One of the great wilderness areas in Idaho has an equally great name -- the Frank Church River of No Return Wilderness Area.
Boise State Public Radio tells the story of how beaver were first introduced into that region.
It was just after World War II and people had discovered what a beautiful place McCall and Payette Lake were. Idaho Fish and Game's Steve Liebenthal says people started building homes. “And in the process, kind of moved into where these beavers had been doing their things for decades, centuries, and beavers became a problem," Liebenthal says.
Enter Elmo Heter. Heter worked for Idaho Fish and Game in the McCall area. He had experience with beavers, and it was his job to find a solution.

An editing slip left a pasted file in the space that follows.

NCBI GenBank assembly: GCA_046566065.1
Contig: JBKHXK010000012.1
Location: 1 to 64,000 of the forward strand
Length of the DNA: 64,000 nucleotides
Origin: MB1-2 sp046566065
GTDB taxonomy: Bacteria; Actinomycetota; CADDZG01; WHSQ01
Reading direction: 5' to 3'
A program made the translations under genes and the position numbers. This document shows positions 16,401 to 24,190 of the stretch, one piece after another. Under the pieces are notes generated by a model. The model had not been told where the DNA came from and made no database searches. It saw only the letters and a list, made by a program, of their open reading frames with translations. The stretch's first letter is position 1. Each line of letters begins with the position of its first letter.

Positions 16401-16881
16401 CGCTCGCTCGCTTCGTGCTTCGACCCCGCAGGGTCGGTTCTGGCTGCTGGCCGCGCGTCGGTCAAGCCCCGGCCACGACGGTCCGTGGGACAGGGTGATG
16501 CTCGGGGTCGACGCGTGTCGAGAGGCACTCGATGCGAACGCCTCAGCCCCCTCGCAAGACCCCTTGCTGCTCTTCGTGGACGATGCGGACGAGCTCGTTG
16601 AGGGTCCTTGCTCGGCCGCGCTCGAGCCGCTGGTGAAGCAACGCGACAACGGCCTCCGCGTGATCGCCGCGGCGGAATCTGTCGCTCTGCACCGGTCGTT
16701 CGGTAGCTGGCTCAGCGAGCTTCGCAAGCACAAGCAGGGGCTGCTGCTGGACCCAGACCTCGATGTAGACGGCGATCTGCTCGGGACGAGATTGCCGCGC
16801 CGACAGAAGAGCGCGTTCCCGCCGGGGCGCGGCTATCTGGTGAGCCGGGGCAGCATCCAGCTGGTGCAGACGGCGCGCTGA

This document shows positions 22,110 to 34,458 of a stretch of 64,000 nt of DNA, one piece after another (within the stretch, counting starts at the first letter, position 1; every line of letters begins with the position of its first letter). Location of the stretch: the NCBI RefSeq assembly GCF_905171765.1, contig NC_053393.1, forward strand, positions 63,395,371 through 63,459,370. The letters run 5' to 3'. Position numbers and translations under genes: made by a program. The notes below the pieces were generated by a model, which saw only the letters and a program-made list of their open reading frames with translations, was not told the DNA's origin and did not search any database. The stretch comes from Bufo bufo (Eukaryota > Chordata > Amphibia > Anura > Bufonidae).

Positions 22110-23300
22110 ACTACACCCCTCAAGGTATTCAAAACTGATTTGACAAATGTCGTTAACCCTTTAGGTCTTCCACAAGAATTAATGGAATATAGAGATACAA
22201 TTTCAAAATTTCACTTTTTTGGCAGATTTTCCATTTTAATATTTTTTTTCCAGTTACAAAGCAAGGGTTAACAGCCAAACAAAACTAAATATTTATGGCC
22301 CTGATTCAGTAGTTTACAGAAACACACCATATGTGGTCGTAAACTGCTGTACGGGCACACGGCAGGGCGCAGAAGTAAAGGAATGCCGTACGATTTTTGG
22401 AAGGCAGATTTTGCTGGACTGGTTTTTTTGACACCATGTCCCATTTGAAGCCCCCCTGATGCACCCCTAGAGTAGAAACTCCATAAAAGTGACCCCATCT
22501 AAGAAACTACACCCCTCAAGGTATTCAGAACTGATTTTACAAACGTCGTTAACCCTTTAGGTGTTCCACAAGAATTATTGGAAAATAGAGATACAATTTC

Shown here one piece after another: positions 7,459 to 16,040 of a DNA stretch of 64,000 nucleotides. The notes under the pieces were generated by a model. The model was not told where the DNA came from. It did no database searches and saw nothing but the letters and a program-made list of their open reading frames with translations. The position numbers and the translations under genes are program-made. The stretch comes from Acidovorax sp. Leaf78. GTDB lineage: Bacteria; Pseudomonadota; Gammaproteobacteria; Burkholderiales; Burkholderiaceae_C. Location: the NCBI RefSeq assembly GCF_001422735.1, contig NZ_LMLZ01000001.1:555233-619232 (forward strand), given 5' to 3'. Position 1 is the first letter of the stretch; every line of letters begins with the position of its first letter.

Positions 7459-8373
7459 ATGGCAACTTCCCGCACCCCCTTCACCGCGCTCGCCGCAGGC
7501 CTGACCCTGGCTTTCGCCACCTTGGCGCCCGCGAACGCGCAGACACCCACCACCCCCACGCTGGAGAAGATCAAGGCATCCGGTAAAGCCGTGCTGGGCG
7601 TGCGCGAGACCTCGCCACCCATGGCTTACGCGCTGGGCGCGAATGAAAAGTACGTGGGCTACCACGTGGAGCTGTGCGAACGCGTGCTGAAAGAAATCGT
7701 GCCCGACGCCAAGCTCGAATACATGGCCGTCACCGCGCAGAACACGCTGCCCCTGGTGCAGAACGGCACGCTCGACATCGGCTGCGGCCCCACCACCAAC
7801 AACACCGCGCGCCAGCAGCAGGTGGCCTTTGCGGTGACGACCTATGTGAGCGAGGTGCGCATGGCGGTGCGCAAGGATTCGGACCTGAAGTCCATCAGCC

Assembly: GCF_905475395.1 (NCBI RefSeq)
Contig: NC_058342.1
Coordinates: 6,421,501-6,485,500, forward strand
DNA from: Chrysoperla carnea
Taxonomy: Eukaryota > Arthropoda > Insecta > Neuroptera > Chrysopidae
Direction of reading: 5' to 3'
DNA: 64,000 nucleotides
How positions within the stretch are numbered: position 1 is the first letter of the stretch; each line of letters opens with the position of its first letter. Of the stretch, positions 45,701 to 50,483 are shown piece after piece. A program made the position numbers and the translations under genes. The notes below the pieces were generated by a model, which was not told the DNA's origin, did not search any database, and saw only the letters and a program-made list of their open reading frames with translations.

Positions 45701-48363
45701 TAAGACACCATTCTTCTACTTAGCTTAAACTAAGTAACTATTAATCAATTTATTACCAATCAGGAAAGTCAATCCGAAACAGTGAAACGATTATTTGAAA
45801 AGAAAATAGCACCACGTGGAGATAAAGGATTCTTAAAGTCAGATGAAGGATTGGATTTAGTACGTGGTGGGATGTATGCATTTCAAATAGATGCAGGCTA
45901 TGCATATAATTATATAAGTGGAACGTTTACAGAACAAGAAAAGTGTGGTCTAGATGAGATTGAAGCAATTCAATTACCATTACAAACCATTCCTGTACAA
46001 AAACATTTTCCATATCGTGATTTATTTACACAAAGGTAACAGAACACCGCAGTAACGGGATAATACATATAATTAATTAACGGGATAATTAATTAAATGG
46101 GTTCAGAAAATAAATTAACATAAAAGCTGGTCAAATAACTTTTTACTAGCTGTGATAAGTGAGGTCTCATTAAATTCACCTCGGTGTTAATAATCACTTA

Heter knew that the Chamberlain Basin was the perfect place for the beavers. The animals would be away from people, and their natural activity would be beneficial to the habitat there. "The trouble is the Chamberlain Basin is in what is now the Frank Church River of No Return Wilderness Area and there really aren’t and weren’t any roads," Liebenthal explains...
Heter knew there was a surplus of parachutes from World War II, and he had an idea. What if he dropped the beavers from a plane, into the backcountry?...
76 beavers in all were dropped into the basin. All but one survived the drop and went to work. “And created some amazing habitat that is part of what is now the largest protected roadless forest in the lower 48 states," says Liebenthal.